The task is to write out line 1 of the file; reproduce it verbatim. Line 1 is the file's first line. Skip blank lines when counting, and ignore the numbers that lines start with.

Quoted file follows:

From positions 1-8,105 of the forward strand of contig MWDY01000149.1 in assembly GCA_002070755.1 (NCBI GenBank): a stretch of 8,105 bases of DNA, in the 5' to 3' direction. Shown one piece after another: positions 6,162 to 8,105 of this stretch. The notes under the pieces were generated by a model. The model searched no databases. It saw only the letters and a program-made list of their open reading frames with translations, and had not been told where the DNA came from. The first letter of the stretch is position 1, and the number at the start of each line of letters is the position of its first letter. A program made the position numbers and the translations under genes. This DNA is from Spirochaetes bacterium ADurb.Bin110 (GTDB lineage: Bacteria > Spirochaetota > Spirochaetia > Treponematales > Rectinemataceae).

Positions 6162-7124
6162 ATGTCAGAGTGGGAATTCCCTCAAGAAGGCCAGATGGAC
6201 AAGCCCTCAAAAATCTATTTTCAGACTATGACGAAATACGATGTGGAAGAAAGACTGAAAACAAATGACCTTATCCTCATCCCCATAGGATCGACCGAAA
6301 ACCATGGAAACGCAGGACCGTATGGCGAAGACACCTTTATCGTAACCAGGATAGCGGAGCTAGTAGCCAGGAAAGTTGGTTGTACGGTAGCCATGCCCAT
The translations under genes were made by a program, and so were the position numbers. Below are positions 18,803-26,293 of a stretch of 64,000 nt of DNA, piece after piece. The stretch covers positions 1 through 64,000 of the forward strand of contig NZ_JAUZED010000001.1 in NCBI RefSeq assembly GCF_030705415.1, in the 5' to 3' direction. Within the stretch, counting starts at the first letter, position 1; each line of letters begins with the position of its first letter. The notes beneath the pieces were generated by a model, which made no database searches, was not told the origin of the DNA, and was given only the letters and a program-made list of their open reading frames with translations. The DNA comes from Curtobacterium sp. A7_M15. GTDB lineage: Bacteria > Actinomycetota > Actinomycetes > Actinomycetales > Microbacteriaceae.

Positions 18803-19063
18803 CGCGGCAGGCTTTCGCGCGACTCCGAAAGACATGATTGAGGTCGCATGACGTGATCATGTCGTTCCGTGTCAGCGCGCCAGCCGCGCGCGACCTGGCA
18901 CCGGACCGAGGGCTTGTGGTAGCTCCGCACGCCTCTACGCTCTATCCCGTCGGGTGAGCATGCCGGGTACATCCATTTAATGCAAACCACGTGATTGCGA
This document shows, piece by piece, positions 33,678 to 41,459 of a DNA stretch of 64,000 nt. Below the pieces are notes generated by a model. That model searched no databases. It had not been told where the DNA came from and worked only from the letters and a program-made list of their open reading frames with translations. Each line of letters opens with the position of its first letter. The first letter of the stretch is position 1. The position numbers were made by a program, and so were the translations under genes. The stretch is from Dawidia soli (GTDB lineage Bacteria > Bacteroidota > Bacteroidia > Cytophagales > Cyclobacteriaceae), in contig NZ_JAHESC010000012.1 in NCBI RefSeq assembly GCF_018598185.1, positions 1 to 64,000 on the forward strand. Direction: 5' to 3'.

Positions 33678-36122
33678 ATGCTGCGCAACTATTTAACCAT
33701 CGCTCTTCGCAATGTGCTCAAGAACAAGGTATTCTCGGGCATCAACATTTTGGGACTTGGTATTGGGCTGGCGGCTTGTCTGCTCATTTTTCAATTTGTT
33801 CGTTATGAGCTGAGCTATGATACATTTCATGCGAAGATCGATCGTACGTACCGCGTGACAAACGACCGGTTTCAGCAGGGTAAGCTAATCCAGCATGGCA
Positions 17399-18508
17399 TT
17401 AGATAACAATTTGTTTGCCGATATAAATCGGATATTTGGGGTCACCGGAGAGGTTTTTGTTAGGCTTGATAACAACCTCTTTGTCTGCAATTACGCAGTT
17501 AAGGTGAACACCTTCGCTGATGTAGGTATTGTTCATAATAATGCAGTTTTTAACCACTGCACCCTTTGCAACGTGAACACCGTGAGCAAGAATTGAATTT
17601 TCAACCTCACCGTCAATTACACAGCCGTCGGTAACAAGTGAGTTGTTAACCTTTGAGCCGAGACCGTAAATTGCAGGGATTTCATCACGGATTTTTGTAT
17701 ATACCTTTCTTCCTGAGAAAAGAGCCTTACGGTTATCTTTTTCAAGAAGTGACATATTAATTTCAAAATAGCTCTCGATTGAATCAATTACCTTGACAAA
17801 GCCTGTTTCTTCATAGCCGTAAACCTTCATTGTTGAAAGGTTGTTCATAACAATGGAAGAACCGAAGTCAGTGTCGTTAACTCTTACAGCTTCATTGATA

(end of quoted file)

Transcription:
From positions 1-8,105 of the forward strand of contig MWDY01000149.1 in assembly GCA_002070755.1 (NCBI GenBank): a stretch of 8,105 bases of DNA, in the 5' to 3' direction. Shown one piece after another: positions 6,162 to 8,105 of this stretch. The notes under the pieces were generated by a model. The model searched no databases. It saw only the letters and a program-made list of their open reading frames with translations, and had not been told where the DNA came from. The first letter of the stretch is position 1, and the number at the start of each line of letters is the position of its first letter. A program made the position numbers and the translations under genes. This DNA is from Spirochaetes bacterium ADurb.Bin110 (GTDB lineage: Bacteria > Spirochaetota > Spirochaetia > Treponematales > Rectinemataceae).